These diaries act as a useful resource to help PhD supervisors discuss and find solutions to various scenarios presented in the diaries. They present experiences for students, supervisors and examiners involved in the PhD process. Each diary comes with a list of questions to help guide them through the problem-solving process. Supervisors may also wish to share these diaries with students who are facing similar problems.
The PhD diaries below have been developed and generously donated by Professor John Wakeford (University of Lancaster). They are genuine accounts of the challenges faced by PhD students and their supervisors. Only the names of the diarists and their institutions have been changed.
You can view additional diaries on Professor Wakeford's website.
Alan only saw his supervisor once a year. When he failed his PhD he appealed on the grounds of inappropriate supervision.
Having originally failed her PhD, Alice rewrote her thesis with the help of a more structured approach from her new supervisor.
Anthony's supervisor left, the university was unable to find a
replacement. Anthony is now taking the university to court to get his
Charlie found her induction rushed and stressful, discovered that her supervisors would be absent for the first two semesters, and had financial issues.
current university has a very different culture from that of her former
one. She is, therefore, confused, and wonders which is the better
Dan describes his positive relationship with his supervisor.
Jainaba is an international student. Her two supervisors tell her that her material is not of PhD standard but do not give her appropriate examples to follow.
Having initially had a good relationship with her two supervisors, Jane started to struggle with an increasing workload and found little support from her supervisors. She is now trying to decide whether she should find new supervisors or give up on her PhD altogether.
Having failed two vivas, Janet appealed the decision. Her appeal failed. Janet felt she had suffered from poor supervision and that the academic community had closed ranks. She decided to cut her losses and move on.
Kim had problems with one of his supervisors and so the supervisor was dropped. At his viva, Kim discovered that the examiner was this same supervisor.
After the sudden death of Li's original supervisor, the university has struggled to find a suitable replacement and, two-and-a-half years later, a replacement has still not been found.
Miranda feels her supervisor is far too positive and does not give enough critical feedback for her to act on. She has little confidence in her work and is not sure if she is really ready to submit her thesis.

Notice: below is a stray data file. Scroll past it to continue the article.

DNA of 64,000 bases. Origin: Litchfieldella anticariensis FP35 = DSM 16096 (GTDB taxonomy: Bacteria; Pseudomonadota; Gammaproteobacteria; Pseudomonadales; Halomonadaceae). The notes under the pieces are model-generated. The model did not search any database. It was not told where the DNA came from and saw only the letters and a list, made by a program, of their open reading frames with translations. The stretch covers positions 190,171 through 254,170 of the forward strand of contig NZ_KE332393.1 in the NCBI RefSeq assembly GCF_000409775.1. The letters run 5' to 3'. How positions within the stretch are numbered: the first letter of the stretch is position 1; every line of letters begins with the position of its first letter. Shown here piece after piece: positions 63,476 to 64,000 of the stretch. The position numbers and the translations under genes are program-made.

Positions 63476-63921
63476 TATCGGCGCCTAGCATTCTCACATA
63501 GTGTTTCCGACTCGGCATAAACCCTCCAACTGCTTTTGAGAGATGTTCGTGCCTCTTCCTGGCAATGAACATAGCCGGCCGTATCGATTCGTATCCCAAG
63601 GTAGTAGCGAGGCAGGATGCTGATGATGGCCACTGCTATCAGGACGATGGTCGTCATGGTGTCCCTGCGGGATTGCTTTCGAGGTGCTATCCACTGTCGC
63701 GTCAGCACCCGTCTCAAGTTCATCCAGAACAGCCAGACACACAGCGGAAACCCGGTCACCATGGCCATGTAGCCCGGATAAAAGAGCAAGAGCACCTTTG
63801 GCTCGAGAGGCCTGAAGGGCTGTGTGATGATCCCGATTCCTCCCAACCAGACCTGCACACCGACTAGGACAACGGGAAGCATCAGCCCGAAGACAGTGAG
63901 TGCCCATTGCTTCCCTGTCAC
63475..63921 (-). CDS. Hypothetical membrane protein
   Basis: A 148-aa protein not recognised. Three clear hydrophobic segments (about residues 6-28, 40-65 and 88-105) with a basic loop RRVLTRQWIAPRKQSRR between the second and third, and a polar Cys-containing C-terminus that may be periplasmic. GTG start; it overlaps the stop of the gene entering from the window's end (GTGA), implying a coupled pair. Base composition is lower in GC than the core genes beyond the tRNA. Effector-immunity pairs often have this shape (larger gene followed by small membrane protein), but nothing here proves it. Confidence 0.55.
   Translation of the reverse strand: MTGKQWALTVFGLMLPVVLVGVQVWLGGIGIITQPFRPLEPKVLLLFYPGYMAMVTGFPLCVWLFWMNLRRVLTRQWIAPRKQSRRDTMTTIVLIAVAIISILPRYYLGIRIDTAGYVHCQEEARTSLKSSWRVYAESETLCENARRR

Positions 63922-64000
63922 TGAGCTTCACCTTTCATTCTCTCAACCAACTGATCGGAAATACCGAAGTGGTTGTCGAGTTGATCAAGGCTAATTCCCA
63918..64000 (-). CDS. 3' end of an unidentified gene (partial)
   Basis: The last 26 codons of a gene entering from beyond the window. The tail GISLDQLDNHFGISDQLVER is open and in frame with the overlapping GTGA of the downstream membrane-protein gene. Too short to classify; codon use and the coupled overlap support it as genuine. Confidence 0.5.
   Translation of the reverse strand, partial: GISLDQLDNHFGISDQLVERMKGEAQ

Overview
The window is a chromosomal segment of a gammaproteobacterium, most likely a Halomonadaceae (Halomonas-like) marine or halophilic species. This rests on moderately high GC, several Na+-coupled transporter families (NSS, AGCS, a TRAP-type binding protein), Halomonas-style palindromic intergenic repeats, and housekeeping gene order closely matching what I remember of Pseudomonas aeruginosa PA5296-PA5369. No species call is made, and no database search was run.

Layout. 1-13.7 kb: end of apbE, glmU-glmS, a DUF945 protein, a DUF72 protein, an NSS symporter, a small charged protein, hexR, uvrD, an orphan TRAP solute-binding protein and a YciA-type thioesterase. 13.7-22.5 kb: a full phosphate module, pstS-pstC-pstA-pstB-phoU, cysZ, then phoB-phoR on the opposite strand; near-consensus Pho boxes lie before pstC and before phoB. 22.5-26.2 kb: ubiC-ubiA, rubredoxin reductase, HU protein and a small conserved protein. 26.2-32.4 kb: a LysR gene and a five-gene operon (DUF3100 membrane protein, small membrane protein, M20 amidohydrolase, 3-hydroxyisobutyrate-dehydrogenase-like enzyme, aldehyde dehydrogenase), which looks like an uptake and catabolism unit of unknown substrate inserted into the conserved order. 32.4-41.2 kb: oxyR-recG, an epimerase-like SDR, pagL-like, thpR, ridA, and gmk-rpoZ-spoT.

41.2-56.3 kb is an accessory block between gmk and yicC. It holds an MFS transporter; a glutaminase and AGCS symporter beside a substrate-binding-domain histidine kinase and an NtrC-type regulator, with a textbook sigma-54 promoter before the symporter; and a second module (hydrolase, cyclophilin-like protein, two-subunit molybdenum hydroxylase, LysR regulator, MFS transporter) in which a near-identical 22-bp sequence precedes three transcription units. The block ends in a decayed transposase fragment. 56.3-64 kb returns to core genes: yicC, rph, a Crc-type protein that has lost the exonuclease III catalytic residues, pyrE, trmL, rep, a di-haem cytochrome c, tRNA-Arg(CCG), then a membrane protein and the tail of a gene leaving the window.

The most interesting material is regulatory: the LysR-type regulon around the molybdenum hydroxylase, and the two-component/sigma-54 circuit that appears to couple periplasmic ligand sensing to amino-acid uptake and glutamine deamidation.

Muriel enjoys a good relationship with her supervisors and values both their contributions but struggles to deal with the 'hierarchy' between the two supervisors.
When Phil started his research project he discovered that the only suitable person to supervise him was on secondment in Australia. His appointed supervisor was inadequate.
Rebecca struggled to fit in at her university and had a strange relationship with her supervisor. She was offered little support when asked to speak at a conference in New Zealand and feels she was treated 'like a clone'.
This supervisor was pressured into supervising Brenda, a mature and very confident student. She is having problems with the co-supervisor and has not been able to discuss either the project or the student.
Huw is an academic who is coming to the end of his contract. He has, however, been forced to take on additional students from a supervisor who has taken early retirement. Huw’s query is how best to secure his own future and the continued supervision of the students he has 'inherited'.
Warren took up a fellowship. In his second year Warren obtained funding for two studentships. He appointed Wayne and Christina from Argentina. Wayne was strong academically but had to acquire the necessary technical skills, whereas Christina was excellent technically but had problems with her scientific English. His teaching load is gradually increasing and he is finding that time management is a challenge.
George is a failing student. His supervisor feels he is using his grant inappropriately.
When one of Jan's supervisors left the university, she was left with a supervisor who was not suitable. She failed her PhD and was given little help with following a formal complaints procedure.
Jennifer only had one supervisor who had very different ideas of what was PhD standard compared to the examiner. Jennifer subsequently failed her viva but could not appeal. She did however make a formal complaint and won back some fees.
Maureen has been doing her PhD for 17 years due to interruptions such as sabbaticals, writer's block and inadequate supervision. She has now found someone with the right expertise to supervise her but is unsure whether to proceed.